WHAT DOES 03/05/13: Show Cause Lack of Prosecution, Initial Brief" NOTES: DUE IN 10 DAYS MEAN ON THE APPELLATE DOCKET/RECORD???
Tampa, FL |
What does this mean?? Does this mean our counsel must provide a brief explanation in defense based on grounds of lack of prosecution?? AND what happens if our attorney fails to write the brief, even on time???
"Lack of Prosecution" on appeal means that the Appellant, (the person who filed the notice of appeal), failed to file appropriate documents in a timely fashion. In this case, this is likely the appellate court's direction to the Appellant to file a response as to why the case should not be dismissed for failing to file the initial brief on time. The "initial brief" is a legal document outlining the facts and arguments in support of the appeal itself, and there are strict time limits that must be adhered to. If you are represented, contact your attorney immediately.
There is quite a bit missing from the facts you presented to give an accurate answer. What this looks like is a docket entry in the court online system about an appeal that is pending. I suggest you call your attorney.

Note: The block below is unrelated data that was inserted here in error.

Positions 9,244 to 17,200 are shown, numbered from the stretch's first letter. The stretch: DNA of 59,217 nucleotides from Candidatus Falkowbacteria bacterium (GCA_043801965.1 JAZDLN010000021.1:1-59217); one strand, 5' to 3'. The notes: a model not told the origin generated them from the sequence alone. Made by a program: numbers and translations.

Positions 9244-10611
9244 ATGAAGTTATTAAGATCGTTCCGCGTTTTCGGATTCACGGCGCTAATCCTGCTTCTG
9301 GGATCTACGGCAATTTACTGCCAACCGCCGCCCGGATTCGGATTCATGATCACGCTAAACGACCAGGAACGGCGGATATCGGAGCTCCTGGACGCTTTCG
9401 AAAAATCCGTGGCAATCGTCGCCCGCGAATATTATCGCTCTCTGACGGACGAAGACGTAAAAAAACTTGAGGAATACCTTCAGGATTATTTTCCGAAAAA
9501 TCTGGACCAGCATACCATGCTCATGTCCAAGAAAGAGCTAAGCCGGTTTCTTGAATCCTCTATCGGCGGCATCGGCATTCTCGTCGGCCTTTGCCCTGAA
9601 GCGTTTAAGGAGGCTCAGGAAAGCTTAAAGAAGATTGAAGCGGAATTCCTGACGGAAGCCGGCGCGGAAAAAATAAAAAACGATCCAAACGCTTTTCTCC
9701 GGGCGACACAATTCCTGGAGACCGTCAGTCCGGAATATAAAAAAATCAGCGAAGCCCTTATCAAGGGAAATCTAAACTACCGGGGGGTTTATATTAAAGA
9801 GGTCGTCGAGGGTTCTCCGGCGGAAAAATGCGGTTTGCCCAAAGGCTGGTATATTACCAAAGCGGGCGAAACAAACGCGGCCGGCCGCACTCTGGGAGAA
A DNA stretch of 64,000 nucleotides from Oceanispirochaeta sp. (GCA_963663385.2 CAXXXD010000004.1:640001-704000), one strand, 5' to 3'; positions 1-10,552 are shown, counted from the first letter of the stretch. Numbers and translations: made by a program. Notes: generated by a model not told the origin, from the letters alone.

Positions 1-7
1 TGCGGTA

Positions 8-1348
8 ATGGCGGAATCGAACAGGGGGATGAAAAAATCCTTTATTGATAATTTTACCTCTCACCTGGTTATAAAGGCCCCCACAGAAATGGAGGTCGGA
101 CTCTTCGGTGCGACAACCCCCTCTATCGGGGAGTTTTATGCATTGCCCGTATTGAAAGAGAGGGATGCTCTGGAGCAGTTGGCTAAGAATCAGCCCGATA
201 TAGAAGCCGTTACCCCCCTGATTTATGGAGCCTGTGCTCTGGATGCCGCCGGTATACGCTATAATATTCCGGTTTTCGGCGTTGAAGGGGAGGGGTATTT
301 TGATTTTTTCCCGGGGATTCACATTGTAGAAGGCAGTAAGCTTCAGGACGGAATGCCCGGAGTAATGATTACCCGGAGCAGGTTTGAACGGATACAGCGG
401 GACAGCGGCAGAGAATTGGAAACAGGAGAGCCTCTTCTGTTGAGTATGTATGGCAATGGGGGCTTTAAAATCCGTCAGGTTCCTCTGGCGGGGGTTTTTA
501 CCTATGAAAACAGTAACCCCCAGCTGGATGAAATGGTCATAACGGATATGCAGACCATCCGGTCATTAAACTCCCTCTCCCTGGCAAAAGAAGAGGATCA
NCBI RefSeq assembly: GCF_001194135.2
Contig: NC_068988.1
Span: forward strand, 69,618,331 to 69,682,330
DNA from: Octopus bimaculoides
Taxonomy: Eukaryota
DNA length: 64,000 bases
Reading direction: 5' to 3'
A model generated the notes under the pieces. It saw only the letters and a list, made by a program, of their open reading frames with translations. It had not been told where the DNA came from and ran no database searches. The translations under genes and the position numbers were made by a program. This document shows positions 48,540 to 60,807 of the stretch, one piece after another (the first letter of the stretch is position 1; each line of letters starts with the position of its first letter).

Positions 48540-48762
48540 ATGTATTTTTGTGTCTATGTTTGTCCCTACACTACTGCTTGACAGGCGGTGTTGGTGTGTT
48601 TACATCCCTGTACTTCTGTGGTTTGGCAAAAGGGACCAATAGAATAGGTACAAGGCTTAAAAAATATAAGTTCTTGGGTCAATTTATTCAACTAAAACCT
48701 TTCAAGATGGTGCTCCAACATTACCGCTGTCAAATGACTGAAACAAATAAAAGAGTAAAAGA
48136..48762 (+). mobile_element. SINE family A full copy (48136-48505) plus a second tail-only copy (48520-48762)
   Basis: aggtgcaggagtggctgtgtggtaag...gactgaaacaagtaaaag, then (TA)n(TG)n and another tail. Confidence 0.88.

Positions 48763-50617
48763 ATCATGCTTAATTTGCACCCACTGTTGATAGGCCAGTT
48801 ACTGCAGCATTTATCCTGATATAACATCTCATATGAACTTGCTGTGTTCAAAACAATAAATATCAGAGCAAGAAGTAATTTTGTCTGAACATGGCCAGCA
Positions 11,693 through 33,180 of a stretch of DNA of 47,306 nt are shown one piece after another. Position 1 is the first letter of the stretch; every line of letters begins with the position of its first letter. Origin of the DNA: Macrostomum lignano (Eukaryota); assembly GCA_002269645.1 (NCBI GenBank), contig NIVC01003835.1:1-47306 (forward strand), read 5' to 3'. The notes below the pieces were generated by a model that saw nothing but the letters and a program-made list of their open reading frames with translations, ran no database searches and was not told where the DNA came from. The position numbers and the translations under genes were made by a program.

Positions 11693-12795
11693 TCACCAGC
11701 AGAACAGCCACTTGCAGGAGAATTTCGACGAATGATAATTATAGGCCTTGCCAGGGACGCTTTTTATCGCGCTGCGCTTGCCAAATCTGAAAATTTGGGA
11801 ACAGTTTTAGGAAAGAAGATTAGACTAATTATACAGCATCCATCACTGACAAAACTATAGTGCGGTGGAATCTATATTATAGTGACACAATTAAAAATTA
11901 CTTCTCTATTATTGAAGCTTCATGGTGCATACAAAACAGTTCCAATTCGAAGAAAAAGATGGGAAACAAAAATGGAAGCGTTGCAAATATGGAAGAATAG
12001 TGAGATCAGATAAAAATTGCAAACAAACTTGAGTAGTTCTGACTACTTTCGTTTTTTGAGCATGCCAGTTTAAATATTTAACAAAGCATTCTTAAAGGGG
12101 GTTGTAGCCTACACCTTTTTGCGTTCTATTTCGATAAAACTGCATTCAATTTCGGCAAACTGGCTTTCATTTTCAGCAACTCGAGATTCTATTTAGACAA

Every case and situation is different and vary greatly depending on specific facts. My posts are not to be considered complete answers to each question. My posts do not constitute an attorney/client relationship.
I agree that you should call your attorney immediately. The word "Brief" is a legal term and is usually anything but "brief". It sounds like your case is in legal peril and you may have other serious problems if you do not respond to the show cause order.
I feel funny even guessing about the meaning where my Florida colleagues won't, but it sounds to me like court clerk's shorthand noting the entry on March 5, 2013, of a court order directing somebody (and I am guessing this must be the person who is taking the appeal) to file a written explanation (i.e. show cause) within ten days why the appeal should not be dismissed for lack of prosecution (i.e., for not filing the initial brief when it was due). You should ask your lawyer about this. A lawyer familiar with the practice in this particular court would know whether this is a normal method of nudging the case along or whether it is a serious danger signal. Be safe and assume the latter.